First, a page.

Taylor TaylorSense Guitar Health Monitoring System Review

This smart device delivers live info on humidity, temperature, battery level and impact incidents via Bluetooth.

(Image: © Taylor)

Early Verdict

TaylorSense earns an Editors’ Pick award for being a neat piece of acoustic high tech, and for raising overall guitar-health consciousness.


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    Easy to install and operate

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    Provides guitar vital stats at your fingertips


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What would your acoustic guitar tell you if it could talk? Taylor Guitars’ TaylorSense facilitates that proposition by gathering vital information about your instrument and sending updates to your phone. I tested it on a trip from the San Francisco Bay Area to Wawona, California, in Yosemite National Park. As it turned out, the guitar had a lot of the same things to say that other family members might, like “It’s hot,” “I’m thirsty,” “Energy is low” and “Ouch, be more careful!” It was actually quite surprising to realize how much happens to one’s six-string travel companion on such an adventure.

TaylorSense is a “smart” battery box, plus an app for iOS or Android devices, that uses sensors to provide guitar health information to the phone via Bluetooth. It monitors humidity, temperature, battery level and impact incidents, and can send push notifications when issues arise as well as links to handy fix-it videos created by the tech team at Taylor. TaylorSense replaces any “current” Taylor nine-volt battery box, which means guitars featuring the proprietary Expression System 1 or 2, ES-T or ES-N onboard pickup and preamp systems.


(Image credit: Taylor)

Installation requires using a screwdriver and following some instructions, but it’s basic stuff. I’m no MacGyver and I was able to download the TaylorSense app onto my iPhone, follow the prompts to install the smart battery box into a Grand Theater 811e, and get them paired up in a matter of minutes while packing up a bunch of other stuff for the Yosemite trip.

Late summer/early fall is generally more temperate and humid near the California coast and warmer and drier further inland, so it’s normal for things to heat up and dry out along the way. But since the air conditioning was jamming upfront, I was surprised to discover the temperature got up to a whopping 93 degrees in the guitar case situated in the way back of the Toyota, and that the humidity level fell 20 percent from a relative 58 to 38 along the ride, only to climb back up a bit upon arrival in the cabin at Camp Chilnualna. It’s easy to tell because the TaylorSense app provides a current-status indication, as well as a timeline with peaks and valleys and a calculated average posted over the past 72 hours.

Due to severe drought, no campfires were allowed, so that situation never arose, but I did take the Taylor up a mountain to a favorite waterfall swimming hole for an afternoon that yielded interesting results. I’d already seen enough to utilize a D’Addario Humidipak System and keep the guitar in the case as much as possible where it maintains relative humidity in the best range at about 50 percent. After putting the phone away to serenade Mother Nature for a couple of hours, I was shocked to find not only had the temperature skyrocketed but humidity had plummeted to a dangerous 29 percent! That arid mountain air was literally sucking the Grand Theater dry, so it was quickly returned to the case with the Humidipaks for a drink.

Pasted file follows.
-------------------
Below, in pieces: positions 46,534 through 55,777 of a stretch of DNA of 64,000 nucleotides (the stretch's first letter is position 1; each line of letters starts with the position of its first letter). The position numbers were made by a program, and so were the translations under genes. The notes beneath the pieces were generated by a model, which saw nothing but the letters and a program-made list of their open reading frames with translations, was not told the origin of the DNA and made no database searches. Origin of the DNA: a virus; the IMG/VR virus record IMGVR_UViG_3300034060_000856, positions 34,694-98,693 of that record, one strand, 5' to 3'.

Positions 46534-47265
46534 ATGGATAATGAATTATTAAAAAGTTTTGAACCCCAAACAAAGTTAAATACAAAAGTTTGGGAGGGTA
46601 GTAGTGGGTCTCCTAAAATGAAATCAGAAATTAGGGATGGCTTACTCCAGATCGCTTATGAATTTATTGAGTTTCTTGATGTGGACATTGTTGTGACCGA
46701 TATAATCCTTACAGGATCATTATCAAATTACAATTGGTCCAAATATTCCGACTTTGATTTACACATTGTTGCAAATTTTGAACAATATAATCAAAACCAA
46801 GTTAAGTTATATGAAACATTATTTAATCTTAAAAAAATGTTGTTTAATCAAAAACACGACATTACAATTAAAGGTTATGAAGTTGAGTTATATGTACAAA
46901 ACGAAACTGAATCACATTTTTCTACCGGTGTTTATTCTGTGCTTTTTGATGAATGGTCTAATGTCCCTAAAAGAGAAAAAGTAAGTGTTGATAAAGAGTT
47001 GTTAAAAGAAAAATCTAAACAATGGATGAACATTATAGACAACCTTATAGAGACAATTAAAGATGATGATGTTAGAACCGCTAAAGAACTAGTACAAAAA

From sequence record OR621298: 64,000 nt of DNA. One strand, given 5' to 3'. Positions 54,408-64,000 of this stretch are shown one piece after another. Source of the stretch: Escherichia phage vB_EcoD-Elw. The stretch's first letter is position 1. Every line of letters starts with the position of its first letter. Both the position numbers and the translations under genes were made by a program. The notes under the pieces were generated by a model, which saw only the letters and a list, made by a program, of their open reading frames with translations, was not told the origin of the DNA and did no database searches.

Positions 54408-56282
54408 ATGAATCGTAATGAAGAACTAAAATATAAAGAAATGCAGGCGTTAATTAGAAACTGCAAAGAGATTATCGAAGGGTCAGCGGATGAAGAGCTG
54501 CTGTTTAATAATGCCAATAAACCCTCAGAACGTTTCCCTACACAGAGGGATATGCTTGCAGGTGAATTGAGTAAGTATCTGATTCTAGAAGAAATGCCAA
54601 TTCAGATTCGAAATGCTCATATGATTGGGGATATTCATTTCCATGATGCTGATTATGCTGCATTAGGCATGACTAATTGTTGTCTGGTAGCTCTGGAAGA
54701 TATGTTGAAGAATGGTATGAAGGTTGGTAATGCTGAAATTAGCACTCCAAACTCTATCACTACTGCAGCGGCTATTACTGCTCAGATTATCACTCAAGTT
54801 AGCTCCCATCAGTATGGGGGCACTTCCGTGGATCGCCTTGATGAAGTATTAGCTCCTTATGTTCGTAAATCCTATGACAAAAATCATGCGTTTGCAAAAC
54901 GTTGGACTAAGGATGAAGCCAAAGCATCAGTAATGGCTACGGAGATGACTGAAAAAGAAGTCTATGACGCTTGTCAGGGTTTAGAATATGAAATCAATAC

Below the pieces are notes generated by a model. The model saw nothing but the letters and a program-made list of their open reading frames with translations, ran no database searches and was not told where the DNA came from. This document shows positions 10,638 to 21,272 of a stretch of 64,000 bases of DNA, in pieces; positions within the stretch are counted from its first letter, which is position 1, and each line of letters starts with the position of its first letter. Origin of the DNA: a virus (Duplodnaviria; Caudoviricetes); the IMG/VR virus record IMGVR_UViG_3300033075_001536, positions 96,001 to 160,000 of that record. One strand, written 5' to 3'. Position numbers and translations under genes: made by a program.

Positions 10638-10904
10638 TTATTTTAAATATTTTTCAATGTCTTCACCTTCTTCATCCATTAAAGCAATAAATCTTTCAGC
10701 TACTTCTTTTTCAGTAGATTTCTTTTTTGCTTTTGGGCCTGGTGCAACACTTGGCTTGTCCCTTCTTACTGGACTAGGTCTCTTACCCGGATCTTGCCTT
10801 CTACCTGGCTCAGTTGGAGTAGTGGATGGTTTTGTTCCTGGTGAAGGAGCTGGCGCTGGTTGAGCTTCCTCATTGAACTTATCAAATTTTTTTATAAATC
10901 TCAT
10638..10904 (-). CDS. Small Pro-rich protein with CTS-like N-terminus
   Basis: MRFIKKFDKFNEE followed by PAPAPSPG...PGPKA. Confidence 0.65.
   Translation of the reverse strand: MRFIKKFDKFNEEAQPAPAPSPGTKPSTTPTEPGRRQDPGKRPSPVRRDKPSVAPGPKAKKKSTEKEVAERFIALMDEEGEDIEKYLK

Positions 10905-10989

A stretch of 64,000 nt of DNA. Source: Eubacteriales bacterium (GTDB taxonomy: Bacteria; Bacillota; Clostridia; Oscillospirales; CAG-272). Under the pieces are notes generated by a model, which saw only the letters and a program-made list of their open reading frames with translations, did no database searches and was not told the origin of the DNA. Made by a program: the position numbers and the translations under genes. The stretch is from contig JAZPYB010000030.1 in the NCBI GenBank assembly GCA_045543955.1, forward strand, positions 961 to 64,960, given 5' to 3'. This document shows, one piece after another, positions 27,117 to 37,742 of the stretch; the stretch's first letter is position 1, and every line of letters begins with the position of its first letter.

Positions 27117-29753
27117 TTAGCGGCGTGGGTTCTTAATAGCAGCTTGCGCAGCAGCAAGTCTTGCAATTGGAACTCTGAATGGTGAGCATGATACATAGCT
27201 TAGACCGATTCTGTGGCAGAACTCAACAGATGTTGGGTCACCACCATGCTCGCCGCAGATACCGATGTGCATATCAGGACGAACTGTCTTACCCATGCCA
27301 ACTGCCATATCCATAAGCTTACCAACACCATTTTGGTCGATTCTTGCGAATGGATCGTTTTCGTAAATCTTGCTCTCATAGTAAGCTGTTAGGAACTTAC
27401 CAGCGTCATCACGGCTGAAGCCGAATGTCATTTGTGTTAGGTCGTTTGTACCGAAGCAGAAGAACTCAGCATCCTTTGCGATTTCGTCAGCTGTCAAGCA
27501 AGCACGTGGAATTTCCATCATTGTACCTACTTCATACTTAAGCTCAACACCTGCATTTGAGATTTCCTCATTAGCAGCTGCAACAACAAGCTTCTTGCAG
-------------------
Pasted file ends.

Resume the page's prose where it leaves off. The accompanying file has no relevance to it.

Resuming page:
After scaling back down the mountain, I was pleased to see no impact events registered despite some tricky cliff negotiation that took place. Side note: That Taylor AeroCase is robust! It sure is heavier than it looks, but the protection was worth the energy expended. Speaking of which, the GT wasn’t plugged in during testing, so battery usage was exclusively from the TaylorSense itself, and it only dropped about 10 percent over two weeks.

An older guitar came on the trip as well and it was safe to assume similar vital stats, so monitoring the Grand Theatre’s health was also beneficial to the ol’ dawg. I’d brought that poor thing to Yosemite repeatedly without truly understanding what it was going through. I was eager to try this, because I’d just witnessed a fellow acoustic player’s guitar top split in half out in the desert at Burning Man. Thanks to having TaylorSense in the GT, both guitars spent most of the Yosemite trip in their cases, with Humidipaks at the ready, rather than out on stands.

TaylorSense scored Summer NAMM’s Best In Show awards in the Best Add-On or Accessory category, and it’s easy to understand why. A healthier guitar is a happier guitar. Happier guitars have more consistent playability, which makes each experience more joyful. TaylorSense earns an Editors’ Pick award for being a neat piece of acoustic high tech, and for raising overall guitar-health consciousness.

For more information head over to Taylor Guitars.

Jimmy Leslie has been Frets editor since 2016. See many Guitar Player- and Frets-related videos on his YouTube channel, and learn about his acoustic/electric rock group at spirithustler.com.